I don’t often go green with envy, but the moment I saw it, I knew I wanted one. And in the year since it first appeared, I’ve kept thinking about how I would make it, how it might be different, how he did it, and how I could try and do something which was worthy of comparison.
What on earth am I talking about? Here’s an idea …
The object of desire in this case is a piece of wargaming terrain. It was built by one of my favourite bloggers, Phil Robinson of the News from the Front blog, who very kindly gave me his permission to some of use his photos in this blog post.
From the minute I saw Phil’s superb double story bunker, which he called “Die Rattenkeller”, I loved the idea. It was a really striking piece of terrain, something to really stand out on a Great War battlefield.
Phil had taken his inspiration from a 1970s television series, Anzacs. At first I was pretty skeptical that any double story pillboxes were used on the Western Front – it seemed like artistic license. However, when I looked further I found that, while far from being common, they were certainly some double-story bunkers employed on the German Siegfried Stellung, particularly in Flanders. These tended to be the focus of fierce fighting owing to their dominance of the local terrain. The "Alberta" and "Cockroft" pillboxes in the Ypres Salient were two good examples, the latter being taken by a skillful tank attack by G Battalion of the Tank Corps in a dawn raid in July 1917.
Finding some historical examples was not as easy as finding historical images, however. I’d found one of the Alberta pillbox after its capture, but it appeared to be in a fairly damaged state when photographed. But with a bit of rationalization, and educated guesswork I’d worked out the broad aim of what I wanted to try and do to emulate Phil’s fantastic piece of work.
I was hampered a bit by wanting to build my own “Rattenkeller” into my trench terrain boards layout. Whereas Phil built his free standing, building mine into a trench layout proved a bit difficult to try and fit the bunker in at the right point of the line. My reasoning was to build the bunker as if part of the main battle zone, or Grosskampfzone, of the Siegfried Stellung, something which would be a battalion or company command position and would be the focus of a British tank and infantry attack. That idea seemed to fit reasonably well with the bunker I wanted to construct – something which would be a centerpiece for one of our participation games at a wargames show or a full days gaming.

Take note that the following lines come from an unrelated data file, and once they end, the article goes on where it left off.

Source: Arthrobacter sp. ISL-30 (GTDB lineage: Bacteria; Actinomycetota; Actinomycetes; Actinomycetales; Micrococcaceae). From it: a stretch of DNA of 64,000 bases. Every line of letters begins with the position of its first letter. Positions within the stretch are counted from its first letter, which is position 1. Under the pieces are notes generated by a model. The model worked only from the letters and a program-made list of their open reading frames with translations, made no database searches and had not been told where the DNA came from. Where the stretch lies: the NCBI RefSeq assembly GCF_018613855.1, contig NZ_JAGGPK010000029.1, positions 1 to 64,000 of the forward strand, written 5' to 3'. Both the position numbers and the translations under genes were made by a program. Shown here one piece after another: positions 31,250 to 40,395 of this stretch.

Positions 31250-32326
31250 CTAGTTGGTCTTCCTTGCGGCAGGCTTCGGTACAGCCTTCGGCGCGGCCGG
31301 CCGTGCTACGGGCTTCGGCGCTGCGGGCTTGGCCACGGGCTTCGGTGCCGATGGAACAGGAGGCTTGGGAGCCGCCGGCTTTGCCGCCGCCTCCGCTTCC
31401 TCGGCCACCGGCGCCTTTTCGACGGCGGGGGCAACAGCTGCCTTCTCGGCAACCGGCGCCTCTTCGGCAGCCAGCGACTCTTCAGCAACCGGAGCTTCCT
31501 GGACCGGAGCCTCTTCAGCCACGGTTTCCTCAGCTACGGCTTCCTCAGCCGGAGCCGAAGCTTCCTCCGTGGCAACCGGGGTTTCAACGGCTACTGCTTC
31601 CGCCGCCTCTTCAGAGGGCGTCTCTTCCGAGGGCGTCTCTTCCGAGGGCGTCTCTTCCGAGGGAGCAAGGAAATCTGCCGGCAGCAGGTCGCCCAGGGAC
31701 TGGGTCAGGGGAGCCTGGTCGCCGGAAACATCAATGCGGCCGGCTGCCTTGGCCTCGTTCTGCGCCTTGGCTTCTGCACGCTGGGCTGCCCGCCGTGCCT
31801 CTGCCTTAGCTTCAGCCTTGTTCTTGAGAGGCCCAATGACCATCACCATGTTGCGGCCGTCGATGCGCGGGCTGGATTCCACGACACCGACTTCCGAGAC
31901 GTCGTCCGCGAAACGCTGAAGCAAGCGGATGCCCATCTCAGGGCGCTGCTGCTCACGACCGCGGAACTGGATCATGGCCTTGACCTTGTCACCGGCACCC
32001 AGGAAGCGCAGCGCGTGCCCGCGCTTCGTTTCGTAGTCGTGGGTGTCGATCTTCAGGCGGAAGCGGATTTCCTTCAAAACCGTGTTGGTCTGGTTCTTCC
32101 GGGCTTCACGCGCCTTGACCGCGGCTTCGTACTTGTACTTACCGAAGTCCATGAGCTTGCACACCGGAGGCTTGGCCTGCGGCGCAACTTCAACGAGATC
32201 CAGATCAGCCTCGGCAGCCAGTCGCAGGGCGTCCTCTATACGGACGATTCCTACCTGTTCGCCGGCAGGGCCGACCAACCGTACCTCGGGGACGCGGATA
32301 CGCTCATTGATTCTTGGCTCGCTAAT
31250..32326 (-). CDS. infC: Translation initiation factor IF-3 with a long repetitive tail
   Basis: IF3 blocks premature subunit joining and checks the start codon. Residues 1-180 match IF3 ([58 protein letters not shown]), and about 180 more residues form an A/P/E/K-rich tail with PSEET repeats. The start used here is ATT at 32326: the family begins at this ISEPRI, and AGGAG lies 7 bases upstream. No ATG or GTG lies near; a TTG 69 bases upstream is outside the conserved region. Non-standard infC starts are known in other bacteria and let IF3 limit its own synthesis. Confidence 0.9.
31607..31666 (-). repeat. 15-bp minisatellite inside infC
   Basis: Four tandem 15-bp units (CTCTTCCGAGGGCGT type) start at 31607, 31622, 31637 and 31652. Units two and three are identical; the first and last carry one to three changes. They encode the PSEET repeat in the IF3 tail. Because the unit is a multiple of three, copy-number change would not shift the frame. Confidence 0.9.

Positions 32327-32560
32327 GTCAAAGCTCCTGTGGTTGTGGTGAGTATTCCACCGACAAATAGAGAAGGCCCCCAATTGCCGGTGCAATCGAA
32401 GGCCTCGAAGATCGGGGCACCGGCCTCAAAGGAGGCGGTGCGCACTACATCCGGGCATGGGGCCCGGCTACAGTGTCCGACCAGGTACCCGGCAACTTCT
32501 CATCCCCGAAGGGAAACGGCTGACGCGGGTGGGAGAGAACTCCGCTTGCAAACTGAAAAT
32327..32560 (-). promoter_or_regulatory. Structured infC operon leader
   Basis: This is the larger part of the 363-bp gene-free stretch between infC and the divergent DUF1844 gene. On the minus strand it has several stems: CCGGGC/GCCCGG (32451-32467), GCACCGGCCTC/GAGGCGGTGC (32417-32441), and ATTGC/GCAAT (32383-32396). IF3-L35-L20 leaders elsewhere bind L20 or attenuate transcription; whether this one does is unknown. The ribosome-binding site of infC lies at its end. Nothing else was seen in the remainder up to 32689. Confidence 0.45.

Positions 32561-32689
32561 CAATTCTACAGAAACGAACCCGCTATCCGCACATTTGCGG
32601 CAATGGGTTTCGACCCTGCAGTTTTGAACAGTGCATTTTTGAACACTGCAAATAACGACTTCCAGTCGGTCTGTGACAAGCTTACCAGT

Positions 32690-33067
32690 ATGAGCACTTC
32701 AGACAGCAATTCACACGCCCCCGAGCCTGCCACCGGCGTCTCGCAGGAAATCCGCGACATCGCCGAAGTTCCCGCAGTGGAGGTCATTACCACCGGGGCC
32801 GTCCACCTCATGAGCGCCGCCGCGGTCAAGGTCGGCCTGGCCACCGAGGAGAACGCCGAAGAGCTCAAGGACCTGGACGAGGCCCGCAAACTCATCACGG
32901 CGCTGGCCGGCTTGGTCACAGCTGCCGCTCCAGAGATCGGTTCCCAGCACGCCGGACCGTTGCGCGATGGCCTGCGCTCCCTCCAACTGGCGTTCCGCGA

To add to the fun, I also wanted to build a destroyed version, for reasons which may become a little clearer in a later post. Here’s how I went about building the Rattenkeller this Royal Jubilee weekend.
I built a couple of terrain boards, one for the Rattenkeller board, one for a different terrain project. I’ve blogged about this before, so I won’t bore you with the details! Suffice to say that I took my time, as building a great base helps set the tone for the terrain, despite wanting to rush ahead.
Then, I mapped out what I wanted to do in a notepad, working out where the connecting trenches would run, and the area to be taken by the Rattenkeller and other features on the board.
I then removed a large central section of the Styrofoam base, so I could lift the bunker in and out, replacing it when I needed to in a game for the destroyed version.
I tried to make the Styrofoam “walls” of the central area as smooth as possible to allow easy access for the bunker section.
I then glued the bunker Styrofoam to a hardboard base with contact adhesive, weighting it down for most of yesterday.
I added shell craters …
… and started mapping out the ruined version of the bunker.
I added an area on the terrain board for some special features, in this case some removable, integral barbed wire sections which again could be in different versions – intact and destroyed. I made sure to scrape out any excess glue and contact adhesive from the area in which the wire bases were to be placed.
I then cut out the Rattenkeller’s walls, trying to work out the height from photos of the Alberta double story pillbox in Peter Barton’s book on Passchendaele panoramas. While it looks tall, you have to remember that the trenches are recessed on my trench boards, so the height above the Styrofoam base is what will mainly be seen on the table.
I then glued a central core in place to give stability, adding some steps from the upper storey to the ground floor …
… then a final dry-test-run …
… before adding some screws for stability in addition to the contact adhesive. And, after the end of the second day (this evening), this is where I’ve got to. This is only a very brief blog post, as I’m hoping to blog as I go along over the next couple of days. Hope you can join me for the rest!